Dynamic Slotting is a technique available in some Warehouse Management Systems in which a forward pick location is created dynamically, rather than being dedicated to a single SKU.
This capability is needed in two primary situations: The first is when there aren’t enough pick locations to handle all SKUs a DC carries, so some groups of locations for forward-case and/or piece-picking are left empty, awaiting temporary assignment of SKUs, based on demand for some period, such as a wave or a shift.
When the WMS sees there is no assigned location for a SKU in a wave or order pool, it will assign those SKUs to empty locations and create tasks to move the inventory to each location needed to meet the demand.
From there, it’s like a normal pick from a slotted location – the one difference is that when the picks are complete and the location is now empty again, it is freed from the temporary SKU assignment and is available for another dynamic slotting process. If any inventory remains in the location after the picking demand is met, the WMS will direct that inventory to be put back into reserve storage.
The second scenario for use of dynamic slotting is when demand for a SKU in a wave or general order pool far exceeds the storage capacity of the forward pick location for that SKU. This could mean many replenishments would be needed to meet all that demand.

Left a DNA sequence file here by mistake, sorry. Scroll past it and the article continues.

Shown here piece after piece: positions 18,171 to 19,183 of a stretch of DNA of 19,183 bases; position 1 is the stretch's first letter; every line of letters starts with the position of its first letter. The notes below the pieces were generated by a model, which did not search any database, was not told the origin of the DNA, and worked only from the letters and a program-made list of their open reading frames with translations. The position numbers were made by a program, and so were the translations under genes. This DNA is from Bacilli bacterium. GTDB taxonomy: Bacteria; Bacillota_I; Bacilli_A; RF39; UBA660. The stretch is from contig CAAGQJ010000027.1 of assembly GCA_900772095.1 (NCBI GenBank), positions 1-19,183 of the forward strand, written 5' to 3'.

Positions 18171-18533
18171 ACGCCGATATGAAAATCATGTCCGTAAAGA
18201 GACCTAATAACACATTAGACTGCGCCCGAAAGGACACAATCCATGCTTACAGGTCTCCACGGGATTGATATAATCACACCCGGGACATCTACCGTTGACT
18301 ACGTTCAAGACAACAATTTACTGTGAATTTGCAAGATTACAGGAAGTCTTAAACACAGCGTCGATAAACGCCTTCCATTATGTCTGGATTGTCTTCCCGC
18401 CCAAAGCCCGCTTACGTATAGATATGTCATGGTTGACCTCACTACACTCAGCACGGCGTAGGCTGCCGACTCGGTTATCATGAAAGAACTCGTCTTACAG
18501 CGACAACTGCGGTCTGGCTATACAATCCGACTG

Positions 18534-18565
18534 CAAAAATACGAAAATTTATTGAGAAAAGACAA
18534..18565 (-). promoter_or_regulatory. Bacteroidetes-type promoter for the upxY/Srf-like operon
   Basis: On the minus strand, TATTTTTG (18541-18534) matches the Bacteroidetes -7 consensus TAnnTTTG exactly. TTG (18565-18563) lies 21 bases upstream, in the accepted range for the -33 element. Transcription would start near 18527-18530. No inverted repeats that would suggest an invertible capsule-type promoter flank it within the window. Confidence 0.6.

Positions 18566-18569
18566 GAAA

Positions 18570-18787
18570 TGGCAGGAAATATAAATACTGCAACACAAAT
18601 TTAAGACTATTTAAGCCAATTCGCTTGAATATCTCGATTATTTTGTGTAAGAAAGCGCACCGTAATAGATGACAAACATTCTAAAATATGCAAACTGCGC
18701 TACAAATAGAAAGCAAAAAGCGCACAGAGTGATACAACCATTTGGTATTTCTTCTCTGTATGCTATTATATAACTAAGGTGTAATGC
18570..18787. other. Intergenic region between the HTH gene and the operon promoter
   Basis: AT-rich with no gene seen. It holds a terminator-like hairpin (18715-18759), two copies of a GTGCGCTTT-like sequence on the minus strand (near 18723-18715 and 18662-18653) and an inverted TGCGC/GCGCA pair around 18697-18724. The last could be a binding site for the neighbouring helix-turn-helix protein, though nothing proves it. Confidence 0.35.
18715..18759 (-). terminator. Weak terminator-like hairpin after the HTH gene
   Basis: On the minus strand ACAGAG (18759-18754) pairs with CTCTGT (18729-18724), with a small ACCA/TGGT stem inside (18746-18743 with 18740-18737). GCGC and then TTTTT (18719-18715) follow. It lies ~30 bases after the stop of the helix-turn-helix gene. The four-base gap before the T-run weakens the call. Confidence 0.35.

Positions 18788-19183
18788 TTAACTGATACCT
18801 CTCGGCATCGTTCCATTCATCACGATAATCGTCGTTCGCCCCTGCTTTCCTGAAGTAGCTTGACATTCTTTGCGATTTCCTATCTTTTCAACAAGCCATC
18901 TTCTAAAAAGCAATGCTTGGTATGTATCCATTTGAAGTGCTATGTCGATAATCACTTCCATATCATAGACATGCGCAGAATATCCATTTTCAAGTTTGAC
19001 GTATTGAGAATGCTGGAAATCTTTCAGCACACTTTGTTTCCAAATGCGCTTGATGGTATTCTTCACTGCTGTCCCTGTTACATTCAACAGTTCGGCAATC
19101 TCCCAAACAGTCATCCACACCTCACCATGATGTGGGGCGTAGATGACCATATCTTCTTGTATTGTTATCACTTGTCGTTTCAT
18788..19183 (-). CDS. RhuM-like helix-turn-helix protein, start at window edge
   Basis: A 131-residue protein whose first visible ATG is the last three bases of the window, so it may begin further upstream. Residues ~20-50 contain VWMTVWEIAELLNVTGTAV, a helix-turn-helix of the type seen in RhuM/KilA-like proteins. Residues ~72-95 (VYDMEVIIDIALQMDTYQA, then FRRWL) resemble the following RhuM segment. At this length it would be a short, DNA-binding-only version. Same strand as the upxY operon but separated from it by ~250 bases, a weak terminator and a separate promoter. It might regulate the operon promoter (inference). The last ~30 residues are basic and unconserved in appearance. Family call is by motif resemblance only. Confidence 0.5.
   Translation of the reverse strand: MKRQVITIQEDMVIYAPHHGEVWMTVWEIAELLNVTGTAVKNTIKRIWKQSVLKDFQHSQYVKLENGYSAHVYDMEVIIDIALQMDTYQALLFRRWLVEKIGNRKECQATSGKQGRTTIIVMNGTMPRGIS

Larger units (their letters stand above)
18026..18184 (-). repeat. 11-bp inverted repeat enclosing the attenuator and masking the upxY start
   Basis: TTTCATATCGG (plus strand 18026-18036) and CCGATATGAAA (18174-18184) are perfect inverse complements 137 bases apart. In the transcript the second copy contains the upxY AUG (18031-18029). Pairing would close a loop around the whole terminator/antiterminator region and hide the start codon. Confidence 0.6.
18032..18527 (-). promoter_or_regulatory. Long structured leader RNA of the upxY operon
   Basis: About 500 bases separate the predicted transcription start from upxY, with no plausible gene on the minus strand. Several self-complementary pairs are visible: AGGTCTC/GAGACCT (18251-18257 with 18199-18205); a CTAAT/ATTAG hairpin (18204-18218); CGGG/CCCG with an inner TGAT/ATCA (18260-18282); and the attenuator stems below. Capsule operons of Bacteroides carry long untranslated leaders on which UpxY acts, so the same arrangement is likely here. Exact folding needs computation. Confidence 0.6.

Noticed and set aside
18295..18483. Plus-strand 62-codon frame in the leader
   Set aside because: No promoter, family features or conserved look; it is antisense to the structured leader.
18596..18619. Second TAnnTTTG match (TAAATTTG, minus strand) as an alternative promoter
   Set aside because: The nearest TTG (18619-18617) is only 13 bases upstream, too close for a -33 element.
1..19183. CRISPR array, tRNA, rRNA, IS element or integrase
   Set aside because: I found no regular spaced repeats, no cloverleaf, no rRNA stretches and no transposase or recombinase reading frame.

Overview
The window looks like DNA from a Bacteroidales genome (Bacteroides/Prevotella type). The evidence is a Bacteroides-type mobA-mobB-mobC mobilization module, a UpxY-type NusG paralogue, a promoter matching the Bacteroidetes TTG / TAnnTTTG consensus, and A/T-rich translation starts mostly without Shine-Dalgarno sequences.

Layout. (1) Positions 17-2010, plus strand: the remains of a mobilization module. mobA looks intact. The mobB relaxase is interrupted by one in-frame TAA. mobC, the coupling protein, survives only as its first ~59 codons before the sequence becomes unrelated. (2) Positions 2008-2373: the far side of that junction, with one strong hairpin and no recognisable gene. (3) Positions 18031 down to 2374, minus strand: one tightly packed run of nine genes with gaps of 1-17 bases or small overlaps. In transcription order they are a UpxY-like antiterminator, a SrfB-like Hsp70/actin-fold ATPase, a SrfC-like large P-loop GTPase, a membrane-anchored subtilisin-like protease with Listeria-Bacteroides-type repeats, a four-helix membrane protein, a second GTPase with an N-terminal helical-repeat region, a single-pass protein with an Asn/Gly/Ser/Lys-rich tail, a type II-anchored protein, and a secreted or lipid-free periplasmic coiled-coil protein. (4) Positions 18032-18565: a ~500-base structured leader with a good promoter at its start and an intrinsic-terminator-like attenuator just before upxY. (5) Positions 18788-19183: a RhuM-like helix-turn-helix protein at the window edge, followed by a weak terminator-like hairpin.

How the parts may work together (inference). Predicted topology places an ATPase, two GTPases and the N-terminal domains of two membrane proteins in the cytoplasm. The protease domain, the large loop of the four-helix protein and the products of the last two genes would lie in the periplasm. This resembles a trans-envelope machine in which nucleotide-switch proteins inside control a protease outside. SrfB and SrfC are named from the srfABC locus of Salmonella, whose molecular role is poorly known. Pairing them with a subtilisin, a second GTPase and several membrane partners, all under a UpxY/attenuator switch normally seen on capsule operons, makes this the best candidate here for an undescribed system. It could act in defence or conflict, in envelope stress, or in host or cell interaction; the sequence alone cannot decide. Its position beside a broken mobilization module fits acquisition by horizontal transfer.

That volume spike for a SKU can happen based just on the natural variation in demand, or be the result of promotional activity. A WMS capable of supporting dynamic slotting should have parameters that control under what conditions – for example, the percent of demand above a slot’s capacity – dynamic slotting is triggered.
Here again, we need some empty slots – in some cases, these may be simply identified locations on the floor near the active pick area. For example, a company might drop a full pallet of cases for piece picking on the floor or in a pallet position, rather than try to pick eaches for a suddenly high demand SKU out of carton flow rack, due to the replenishment requirements.
This becomes a temporary, secondary location. The WMS should then direct pickers to the secondary location – replenished itself as needed – until demand is consumed.
As in the first cases, when the work is done, the dynamic slot it freed to be used dynamically by another SKU, and any remaining inventory will be re-stored in reserve.
Dynamic slotting is an advanced WMS capability – and requires some expertise to get it right.
A WMS that gives you flexible dynamic slotting capabilities can reduce picking and replenishment costs substantially – not everyone needs it, but many companies that could benefit from dynamic slotting do not do so because their system won’t support it.